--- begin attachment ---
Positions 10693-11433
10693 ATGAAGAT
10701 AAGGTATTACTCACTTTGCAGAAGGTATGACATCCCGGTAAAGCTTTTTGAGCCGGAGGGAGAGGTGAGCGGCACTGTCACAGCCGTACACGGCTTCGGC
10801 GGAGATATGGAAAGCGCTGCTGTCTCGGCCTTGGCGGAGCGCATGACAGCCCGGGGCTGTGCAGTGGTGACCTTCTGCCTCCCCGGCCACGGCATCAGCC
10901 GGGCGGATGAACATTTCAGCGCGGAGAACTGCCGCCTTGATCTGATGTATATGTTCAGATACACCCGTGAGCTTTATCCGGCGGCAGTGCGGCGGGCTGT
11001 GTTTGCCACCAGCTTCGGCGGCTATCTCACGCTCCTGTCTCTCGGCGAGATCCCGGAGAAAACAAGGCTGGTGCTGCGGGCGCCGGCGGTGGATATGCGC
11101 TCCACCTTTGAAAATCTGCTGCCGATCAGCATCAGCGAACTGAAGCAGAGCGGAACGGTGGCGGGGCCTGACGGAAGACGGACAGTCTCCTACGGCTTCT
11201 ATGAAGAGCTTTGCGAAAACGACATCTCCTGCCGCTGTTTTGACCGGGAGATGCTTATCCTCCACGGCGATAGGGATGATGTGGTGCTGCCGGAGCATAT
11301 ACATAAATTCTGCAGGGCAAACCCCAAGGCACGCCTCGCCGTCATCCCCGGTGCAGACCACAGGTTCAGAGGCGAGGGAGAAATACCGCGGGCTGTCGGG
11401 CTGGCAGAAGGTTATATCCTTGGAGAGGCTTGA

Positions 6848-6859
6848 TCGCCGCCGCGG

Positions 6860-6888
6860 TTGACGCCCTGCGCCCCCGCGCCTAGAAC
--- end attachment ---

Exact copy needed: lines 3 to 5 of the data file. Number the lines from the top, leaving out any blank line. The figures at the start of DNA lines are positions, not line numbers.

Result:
10701 AAGGTATTACTCACTTTGCAGAAGGTATGACATCCCGGTAAAGCTTTTTGAGCCGGAGGGAGAGGTGAGCGGCACTGTCACAGCCGTACACGGCTTCGGC
10801 GGAGATATGGAAAGCGCTGCTGTCTCGGCCTTGGCGGAGCGCATGACAGCCCGGGGCTGTGCAGTGGTGACCTTCTGCCTCCCCGGCCACGGCATCAGCC
10901 GGGCGGATGAACATTTCAGCGCGGAGAACTGCCGCCTTGATCTGATGTATATGTTCAGATACACCCGTGAGCTTTATCCGGCGGCAGTGCGGCGGGCTGT